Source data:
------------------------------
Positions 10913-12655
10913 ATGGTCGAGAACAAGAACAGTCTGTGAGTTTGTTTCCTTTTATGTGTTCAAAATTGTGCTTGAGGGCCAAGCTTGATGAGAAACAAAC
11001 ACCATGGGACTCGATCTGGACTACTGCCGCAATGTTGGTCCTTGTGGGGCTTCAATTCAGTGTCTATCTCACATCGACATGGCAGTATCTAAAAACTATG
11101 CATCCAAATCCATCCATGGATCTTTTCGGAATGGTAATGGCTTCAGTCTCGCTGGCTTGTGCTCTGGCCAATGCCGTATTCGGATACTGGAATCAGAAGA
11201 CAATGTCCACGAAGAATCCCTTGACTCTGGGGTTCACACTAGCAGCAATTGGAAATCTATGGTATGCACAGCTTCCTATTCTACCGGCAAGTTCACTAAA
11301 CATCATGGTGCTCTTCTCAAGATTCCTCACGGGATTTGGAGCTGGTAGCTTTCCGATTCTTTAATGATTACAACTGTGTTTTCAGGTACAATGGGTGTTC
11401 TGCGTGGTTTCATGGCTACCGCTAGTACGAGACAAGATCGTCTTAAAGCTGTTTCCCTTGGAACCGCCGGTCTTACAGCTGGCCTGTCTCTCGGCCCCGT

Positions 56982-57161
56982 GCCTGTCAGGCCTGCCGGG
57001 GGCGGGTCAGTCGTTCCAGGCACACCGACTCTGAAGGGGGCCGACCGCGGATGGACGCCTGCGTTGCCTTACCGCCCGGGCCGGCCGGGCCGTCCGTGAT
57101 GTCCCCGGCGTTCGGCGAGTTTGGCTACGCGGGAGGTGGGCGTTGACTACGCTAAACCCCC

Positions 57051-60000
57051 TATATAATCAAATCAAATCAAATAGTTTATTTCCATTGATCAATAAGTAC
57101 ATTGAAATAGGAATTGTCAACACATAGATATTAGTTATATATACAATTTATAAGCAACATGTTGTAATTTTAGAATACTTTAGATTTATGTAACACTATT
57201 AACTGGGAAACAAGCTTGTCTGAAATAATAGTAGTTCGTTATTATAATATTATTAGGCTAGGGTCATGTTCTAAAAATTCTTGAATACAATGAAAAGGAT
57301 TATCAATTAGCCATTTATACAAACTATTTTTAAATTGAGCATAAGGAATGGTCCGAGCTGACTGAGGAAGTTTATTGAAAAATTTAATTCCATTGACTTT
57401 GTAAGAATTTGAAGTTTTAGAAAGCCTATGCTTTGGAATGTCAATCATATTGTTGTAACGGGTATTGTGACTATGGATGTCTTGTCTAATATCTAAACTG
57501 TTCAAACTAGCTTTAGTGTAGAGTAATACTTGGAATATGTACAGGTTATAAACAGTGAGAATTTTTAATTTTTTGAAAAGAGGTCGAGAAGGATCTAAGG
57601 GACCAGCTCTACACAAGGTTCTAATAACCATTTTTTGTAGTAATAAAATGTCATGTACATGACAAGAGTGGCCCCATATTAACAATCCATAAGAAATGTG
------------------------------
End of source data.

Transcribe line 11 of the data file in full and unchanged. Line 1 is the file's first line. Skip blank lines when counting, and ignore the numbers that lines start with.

57101 GTCCCCGGCGTTCGGCGAGTTTGGCTACGCGGGAGGTGGGCGTTGACTACGCTAAACCCCC